I want to run this bash command :
#!/bin/bash rep="*" for f in `ls -R`$rep; do d='git log '$f'| wc -l' c=$d echo $c done
how to excute a command
git log myFile | wc -l from bash ?
ps : this command will return a number :
git log myFile | wc -l
If you want to execute a command and get the output use the line below
In your script you have to change two two things. I have the correct script below
#!/bin/bash rep="*" for f in `ls -R $rep`; do d=`git log $f| wc -l` c=$d echo $c done
Edit: The original correction is changing the quotes to backticks to make the output reach the d variable. In addition, the $rep should be inside the backticks with the ls, otherwise it will add the * at the end of the last file name processed.
I think you want to do:
Notice the double quotes instead of the single ones around git command.
A smaller solution could be to use:
As far as i know the command :
Will show all the revision histories. If that is true, i guess you are trying to store the contents inside a file called myfile and then you want to count the no of lines in the file.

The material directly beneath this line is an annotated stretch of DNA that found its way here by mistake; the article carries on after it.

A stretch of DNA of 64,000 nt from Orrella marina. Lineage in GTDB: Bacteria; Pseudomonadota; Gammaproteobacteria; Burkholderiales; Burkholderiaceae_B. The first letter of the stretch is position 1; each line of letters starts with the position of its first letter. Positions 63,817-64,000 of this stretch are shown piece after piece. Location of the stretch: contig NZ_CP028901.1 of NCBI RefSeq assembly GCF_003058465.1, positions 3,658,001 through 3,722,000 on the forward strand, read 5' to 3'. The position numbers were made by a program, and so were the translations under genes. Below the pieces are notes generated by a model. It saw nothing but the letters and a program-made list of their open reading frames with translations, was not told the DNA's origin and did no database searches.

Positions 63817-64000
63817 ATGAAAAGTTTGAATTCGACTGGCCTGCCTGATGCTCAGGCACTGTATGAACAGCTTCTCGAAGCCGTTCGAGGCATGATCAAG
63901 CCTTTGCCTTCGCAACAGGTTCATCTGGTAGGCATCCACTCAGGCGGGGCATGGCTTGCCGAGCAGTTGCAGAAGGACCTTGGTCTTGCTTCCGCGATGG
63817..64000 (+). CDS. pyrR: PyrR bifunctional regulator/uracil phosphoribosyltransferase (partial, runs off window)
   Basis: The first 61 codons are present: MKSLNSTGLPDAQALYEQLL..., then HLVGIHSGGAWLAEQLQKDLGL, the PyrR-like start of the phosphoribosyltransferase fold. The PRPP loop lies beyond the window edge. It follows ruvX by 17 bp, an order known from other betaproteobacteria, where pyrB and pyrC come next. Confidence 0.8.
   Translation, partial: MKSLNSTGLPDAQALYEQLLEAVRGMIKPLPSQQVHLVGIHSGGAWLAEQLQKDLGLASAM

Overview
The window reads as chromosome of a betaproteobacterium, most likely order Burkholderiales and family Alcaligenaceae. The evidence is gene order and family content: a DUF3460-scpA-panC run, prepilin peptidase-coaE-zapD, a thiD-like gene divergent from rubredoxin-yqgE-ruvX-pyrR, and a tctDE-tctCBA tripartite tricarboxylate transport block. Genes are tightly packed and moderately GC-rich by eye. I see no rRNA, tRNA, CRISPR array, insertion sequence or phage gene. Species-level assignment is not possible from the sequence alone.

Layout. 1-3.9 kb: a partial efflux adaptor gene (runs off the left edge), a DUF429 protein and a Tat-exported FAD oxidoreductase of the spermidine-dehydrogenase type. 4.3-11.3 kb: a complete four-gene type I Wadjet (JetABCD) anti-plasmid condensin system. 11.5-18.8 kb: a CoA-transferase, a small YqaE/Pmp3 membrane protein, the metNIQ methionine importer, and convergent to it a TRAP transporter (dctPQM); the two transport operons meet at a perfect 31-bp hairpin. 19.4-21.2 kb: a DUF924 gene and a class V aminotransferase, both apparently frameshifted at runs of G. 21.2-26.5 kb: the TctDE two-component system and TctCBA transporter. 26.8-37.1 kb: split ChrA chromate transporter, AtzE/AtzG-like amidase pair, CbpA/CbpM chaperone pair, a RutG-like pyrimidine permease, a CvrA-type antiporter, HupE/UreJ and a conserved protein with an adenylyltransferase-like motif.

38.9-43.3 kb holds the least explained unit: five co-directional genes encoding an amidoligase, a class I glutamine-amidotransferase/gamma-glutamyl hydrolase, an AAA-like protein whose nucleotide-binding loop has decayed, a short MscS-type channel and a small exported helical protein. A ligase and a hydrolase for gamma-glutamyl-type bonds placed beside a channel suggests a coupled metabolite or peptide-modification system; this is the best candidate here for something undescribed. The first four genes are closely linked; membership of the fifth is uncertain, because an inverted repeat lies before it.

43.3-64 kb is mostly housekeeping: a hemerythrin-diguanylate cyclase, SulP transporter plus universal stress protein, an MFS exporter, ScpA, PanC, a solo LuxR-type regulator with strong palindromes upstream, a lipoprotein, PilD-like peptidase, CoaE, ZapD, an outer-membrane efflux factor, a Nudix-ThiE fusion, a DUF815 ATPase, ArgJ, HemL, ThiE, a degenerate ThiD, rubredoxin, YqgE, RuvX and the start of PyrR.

If this is what you want, first you can save the history in this way:
Now you need to find the no of lines using wc -l and store it a file called nOfLines.txt
So you have to do this :
Then store the content of this file inside a variable called gitVar.
You can see whether this is working properly using this command :
Just bundle the whole thing inside a script called "myCommand.sh", give it permssions using chmod a+x and run the script from the terminal like a command.
Hope this helps you .
Do not parse the output of
To get the output of
Note that you need double quotes around the variable name. Always use double quotes around variable and command substitutions:
The use of
Since bash ≥4, you don't need to use